Feel free to give me some advice what could have been done better.


PS: Now on minimal Armbian_21.08.0-trunk_Odroidn2_buster_current_5.10.32.img

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I receive "No end-user support: built from trunk" at MoTD even though I used a stable and recommended img: Armbian_21.05.4_Odroidn2_buster_current_5.10.43.img. Is that correct given it's a stable build?

 

Furthermore, I've received a kernel panick - not syncing: kernel stack overflow "Insufficient stack space to handle exception!".  Are the logs saved a place? Can't find it in journalctl. 

 

 

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6 hours ago, Z11ntal33r said:

I receive "No end-user support: built from trunk" at MoTD even though I used a stable and recommended img

Needs to be checked. https://armbian.atlassian.net/browse/AR-822?atlOrigin=eyJpIjoiZWQzYjJiZjM3NDEwNDY5Y2IxMzI2ZWRiZTRlZDRmYjciLCJwIjoiaiJ9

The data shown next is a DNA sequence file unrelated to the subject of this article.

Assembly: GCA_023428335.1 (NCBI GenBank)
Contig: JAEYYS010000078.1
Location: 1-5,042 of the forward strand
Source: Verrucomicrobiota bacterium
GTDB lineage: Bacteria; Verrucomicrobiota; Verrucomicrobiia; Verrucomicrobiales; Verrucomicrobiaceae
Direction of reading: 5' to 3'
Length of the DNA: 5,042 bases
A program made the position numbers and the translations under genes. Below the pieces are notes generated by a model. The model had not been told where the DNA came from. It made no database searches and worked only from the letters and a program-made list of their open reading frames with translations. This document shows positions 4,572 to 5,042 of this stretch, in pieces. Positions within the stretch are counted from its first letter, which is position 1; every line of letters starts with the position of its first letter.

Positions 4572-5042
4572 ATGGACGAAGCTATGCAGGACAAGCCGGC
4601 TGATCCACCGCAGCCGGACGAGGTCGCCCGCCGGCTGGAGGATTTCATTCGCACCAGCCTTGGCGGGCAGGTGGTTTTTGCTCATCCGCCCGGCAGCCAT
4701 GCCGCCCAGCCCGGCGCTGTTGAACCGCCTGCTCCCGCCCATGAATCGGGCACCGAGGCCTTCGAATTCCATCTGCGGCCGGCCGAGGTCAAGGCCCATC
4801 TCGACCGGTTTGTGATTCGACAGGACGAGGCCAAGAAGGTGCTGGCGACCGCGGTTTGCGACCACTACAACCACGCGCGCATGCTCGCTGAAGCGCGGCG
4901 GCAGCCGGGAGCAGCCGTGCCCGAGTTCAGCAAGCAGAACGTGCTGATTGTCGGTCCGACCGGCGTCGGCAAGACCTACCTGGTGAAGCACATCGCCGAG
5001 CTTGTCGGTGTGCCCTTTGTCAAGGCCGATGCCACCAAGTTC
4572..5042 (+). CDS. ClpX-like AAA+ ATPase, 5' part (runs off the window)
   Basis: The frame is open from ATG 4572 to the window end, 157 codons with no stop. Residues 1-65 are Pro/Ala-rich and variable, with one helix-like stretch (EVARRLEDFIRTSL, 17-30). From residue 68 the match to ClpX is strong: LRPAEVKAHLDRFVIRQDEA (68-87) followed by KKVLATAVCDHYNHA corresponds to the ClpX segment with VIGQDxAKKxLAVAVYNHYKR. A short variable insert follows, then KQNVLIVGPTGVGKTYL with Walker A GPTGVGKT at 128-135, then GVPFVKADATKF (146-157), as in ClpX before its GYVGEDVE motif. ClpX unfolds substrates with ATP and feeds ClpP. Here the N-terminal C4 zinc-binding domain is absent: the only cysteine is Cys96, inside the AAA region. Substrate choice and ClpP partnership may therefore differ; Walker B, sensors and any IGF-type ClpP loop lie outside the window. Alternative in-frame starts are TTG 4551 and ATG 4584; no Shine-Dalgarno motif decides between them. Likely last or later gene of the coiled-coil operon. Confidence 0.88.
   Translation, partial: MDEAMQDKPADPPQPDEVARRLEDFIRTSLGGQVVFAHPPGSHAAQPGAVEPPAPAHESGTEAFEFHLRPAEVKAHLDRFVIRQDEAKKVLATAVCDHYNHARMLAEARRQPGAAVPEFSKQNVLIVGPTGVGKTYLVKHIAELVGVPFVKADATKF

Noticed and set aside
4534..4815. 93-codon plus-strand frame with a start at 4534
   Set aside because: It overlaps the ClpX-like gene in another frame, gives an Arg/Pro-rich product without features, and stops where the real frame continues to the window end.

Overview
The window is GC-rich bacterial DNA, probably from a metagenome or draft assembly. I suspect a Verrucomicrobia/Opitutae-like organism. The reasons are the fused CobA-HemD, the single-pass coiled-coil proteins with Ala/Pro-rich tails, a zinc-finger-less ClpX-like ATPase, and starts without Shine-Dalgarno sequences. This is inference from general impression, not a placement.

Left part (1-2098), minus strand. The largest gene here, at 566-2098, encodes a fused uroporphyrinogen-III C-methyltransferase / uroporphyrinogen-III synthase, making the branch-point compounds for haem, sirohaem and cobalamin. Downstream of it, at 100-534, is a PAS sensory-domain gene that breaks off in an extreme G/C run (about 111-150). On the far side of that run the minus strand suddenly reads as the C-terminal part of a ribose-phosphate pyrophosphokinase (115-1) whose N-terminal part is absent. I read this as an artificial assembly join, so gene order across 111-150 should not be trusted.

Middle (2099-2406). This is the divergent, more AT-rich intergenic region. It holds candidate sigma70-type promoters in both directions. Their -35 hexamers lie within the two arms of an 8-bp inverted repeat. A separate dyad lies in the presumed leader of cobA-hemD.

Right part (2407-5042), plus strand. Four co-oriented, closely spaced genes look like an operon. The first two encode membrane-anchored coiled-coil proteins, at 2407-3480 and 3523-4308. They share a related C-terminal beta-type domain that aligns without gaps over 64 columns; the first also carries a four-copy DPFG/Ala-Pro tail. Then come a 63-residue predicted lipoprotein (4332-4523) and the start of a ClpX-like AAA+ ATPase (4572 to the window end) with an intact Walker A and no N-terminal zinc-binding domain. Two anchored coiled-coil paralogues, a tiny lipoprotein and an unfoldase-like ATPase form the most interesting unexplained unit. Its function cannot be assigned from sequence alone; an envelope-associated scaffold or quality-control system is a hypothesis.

6 hours ago, Z11ntal33r said:

Furthermore, I've received a kernel panick - not syncing: kernel stack overflow "Insufficient stack space to handle exception!".  Are the logs saved a place? Can't find it in journalctl. 

To reduce wear on sdcard logs are written to a ramdisk and only synced periodically. To debug such things the best way is to put a serial console to it and log everything from there.

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As I didn't find a more suitable thread to ask my bit of questions about the odroid-n2+...:


 

1) When I use my Buster image with 5.6 Kernel from my Odroid-N2 and plug it into the Odroid-n2+, the result is that the device starts, but has no working Ethernet. When I try to ifconfig eth0 up it never finishes. Again: Can somebody advise me what to do about that?